What about the corners then? Toronto has basically done nothing off a corner so far this season with so many failing to even reach the danger area and being cleared away by the first defender. 2 goals so far have come from secondary efforts from corners, but none directly. So how many corners have they wasted? Well here is the game-by-game one last time!
March 7th vs. LA Galaxy: 6
March 14th @ LA Galaxy: 1
March 17th @Seattle Sounders: 5
March 24th vs. San Jose Earthquakes: 9
March 28th vs. Santos Laguna: 12
March 31st vs. Columbus Crew: 8
April 4th @ Santos Laguna: 10
April 7th @ Montreal Impact: 2
That is a grand total of 53 corners on the year. That is not a massive number, just under 7 per game, but it is still a significant number of chances to create problems for the opposition that are seemingly going to waste. The issues have less to do with TFC getting numbers in to the box, they do that, but more to do with delivery of the corners. Plata and Dunfield come to mind as guys who have had issues getting the ball into the danger zone but it has basically been a problem for anyone who has gone over to take a corner. Then when they do actually get the ball in to box winning the ball has also been an issue. Other than Logan Emory, and Doneil Henry in Torreon, no one has been able to really get decent headers on the ball but those chances are coming from too far out to be looked at as consistently dangerous. On the whole crossing and corners have led to so few quality chances despite there being so many chances to get the ball into the box.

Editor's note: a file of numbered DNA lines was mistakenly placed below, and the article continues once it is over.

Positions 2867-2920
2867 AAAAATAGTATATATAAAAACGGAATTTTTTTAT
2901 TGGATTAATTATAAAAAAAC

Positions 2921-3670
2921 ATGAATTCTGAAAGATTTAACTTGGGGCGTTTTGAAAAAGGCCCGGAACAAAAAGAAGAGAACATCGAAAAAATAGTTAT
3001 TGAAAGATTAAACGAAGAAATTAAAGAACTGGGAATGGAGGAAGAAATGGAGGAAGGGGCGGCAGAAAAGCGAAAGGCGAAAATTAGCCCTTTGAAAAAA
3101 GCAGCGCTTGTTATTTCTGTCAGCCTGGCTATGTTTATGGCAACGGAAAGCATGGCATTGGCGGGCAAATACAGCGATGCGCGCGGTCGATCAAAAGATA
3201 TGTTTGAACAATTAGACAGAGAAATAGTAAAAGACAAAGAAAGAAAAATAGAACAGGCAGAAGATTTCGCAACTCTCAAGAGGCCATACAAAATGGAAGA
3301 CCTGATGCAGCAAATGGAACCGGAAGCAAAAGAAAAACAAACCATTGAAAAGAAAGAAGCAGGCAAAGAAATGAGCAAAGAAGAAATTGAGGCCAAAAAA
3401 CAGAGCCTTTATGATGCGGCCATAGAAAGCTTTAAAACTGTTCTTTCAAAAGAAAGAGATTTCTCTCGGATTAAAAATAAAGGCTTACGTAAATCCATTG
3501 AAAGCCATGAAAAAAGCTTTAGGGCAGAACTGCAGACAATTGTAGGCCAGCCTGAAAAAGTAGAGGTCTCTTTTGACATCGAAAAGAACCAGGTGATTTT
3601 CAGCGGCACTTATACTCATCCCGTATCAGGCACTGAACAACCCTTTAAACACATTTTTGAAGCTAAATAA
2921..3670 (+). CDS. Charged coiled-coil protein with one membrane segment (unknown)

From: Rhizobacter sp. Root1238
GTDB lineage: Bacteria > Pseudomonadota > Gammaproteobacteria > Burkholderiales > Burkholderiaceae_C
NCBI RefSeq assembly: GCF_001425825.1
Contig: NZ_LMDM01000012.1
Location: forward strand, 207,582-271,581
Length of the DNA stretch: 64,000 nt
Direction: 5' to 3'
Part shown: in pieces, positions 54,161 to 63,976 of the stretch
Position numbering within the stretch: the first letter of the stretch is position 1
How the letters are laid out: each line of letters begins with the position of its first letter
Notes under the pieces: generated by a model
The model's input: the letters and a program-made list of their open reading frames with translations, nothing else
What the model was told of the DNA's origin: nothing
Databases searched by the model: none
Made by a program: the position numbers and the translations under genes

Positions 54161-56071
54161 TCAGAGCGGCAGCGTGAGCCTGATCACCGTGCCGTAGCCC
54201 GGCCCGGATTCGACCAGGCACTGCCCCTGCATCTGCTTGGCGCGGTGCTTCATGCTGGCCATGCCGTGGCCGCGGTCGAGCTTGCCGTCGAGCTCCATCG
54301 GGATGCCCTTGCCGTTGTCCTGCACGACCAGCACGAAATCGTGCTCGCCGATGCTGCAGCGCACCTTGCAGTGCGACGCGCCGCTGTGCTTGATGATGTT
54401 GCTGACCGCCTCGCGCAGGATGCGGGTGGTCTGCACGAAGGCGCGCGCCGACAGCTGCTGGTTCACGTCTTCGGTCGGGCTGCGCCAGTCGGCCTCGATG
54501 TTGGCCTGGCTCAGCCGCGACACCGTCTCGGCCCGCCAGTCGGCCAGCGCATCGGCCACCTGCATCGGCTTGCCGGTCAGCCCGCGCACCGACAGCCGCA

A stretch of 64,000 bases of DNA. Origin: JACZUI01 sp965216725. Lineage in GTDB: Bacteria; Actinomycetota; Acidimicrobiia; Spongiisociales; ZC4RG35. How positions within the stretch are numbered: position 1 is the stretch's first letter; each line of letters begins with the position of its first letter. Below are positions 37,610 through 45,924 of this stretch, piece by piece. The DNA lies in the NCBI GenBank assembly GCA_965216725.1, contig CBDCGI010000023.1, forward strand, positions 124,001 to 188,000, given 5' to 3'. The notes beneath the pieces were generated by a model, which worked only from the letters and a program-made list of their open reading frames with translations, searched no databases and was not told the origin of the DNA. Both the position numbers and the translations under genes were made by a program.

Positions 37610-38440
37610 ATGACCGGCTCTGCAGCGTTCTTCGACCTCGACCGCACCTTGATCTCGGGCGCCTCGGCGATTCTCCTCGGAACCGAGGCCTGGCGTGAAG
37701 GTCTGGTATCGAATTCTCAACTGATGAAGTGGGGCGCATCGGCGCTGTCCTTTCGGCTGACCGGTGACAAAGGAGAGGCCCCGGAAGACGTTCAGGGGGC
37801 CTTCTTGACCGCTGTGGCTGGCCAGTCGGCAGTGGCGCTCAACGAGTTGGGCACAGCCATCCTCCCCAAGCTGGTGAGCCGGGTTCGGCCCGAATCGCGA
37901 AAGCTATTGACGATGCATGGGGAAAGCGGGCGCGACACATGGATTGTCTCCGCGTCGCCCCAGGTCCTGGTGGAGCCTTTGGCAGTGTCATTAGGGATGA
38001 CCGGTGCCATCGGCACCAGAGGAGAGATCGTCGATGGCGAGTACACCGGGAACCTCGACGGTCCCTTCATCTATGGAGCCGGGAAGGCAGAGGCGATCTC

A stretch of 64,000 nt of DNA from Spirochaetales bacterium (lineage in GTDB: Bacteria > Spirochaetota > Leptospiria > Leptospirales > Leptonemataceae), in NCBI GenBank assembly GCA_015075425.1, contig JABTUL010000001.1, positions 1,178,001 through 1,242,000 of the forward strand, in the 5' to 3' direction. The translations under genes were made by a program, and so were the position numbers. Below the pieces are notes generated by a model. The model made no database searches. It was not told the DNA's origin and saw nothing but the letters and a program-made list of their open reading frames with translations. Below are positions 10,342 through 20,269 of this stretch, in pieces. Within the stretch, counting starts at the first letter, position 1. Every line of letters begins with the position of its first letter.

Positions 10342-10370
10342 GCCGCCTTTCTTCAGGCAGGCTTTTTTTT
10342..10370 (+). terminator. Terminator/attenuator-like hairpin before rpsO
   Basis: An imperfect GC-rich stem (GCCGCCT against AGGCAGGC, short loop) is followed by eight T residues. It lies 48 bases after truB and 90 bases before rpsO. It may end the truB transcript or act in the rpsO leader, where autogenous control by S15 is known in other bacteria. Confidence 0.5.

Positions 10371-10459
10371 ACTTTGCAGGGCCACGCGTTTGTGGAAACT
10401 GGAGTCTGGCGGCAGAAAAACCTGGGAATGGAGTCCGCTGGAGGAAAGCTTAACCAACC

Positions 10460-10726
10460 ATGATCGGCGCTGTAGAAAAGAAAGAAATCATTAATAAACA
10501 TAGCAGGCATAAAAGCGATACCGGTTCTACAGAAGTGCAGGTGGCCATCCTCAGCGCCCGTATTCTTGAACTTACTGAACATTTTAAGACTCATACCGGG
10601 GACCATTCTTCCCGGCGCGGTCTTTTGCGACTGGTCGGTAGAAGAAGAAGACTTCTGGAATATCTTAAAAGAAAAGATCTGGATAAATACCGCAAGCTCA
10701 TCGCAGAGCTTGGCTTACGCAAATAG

If Toronto wants to improve their scoring record in the coming games there are really a few very simple keys. The first is to get more bodies into the dangerous areas. That will lead to better chances to win the ball when it is crossed in and will also increase the teams threat to get shots off from a closer range. It is of course easier said than done but the simple place to start is by improving the numbers game. If TFC only gets forward with 6 attackers and they have to deal with 8 defenders you can see the issue. It is a common trend with the two holding mids and the CBs basically doing nothing to help the attack. The second thing is that the team needs to be less willing to settle for the cross and try to force the issue with passing into the dangerous parts of the field. The simple fact is that many of the attackers are more dangerous with the ball at their feet than they are with their heads.
On the whole I do believe that the chances have been there for TFC and they will start to go in soon but there is certainly room to make the chances better. A bit of confidence may help with taking on defenders and getting a few more men forward but only time will tell if TFC can get back to that 1.5 goals per game range where we need them to be.